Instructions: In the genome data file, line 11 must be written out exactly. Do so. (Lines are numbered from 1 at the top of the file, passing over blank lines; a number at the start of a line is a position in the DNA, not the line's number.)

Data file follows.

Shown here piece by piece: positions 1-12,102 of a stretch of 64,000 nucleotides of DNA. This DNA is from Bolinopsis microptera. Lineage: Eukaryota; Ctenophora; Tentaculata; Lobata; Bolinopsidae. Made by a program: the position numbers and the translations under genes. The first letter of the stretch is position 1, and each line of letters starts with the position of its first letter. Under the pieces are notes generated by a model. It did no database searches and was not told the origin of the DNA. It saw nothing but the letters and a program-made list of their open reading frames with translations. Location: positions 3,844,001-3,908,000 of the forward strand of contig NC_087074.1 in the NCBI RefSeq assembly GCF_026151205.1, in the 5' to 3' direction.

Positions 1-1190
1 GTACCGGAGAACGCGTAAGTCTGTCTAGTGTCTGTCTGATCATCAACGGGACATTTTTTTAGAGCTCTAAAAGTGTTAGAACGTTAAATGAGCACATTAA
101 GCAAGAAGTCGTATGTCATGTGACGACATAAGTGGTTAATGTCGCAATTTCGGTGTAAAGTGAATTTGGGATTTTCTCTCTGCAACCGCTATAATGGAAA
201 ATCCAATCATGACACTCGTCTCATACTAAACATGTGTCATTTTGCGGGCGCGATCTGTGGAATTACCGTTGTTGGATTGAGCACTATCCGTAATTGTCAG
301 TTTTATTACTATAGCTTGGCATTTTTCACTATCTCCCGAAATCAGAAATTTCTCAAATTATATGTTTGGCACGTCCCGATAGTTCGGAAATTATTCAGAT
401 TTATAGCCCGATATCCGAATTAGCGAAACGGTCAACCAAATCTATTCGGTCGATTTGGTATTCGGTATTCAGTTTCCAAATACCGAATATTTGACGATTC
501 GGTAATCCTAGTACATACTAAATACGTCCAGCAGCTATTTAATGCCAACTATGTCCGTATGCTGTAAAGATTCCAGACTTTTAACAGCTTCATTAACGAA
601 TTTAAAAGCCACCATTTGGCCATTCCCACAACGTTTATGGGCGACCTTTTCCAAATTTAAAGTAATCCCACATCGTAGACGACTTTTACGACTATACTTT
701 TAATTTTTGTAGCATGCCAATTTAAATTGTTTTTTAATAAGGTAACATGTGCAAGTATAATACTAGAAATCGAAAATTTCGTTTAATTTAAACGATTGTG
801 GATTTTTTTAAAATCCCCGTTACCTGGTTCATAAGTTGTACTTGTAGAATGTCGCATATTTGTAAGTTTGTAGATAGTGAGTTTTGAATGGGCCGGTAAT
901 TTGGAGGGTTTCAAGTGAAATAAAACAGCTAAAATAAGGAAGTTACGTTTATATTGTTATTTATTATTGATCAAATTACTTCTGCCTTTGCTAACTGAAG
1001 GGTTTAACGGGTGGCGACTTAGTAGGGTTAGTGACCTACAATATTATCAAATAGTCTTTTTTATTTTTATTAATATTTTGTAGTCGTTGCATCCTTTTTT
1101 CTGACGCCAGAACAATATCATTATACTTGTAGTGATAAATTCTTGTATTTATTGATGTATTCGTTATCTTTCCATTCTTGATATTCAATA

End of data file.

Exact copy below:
801 GATTTTTTTAAAATCCCCGTTACCTGGTTCATAAGTTGTACTTGTAGAATGTCGCATATTTGTAAGTTTGTAGATAGTGAGTTTTGAATGGGCCGGTAAT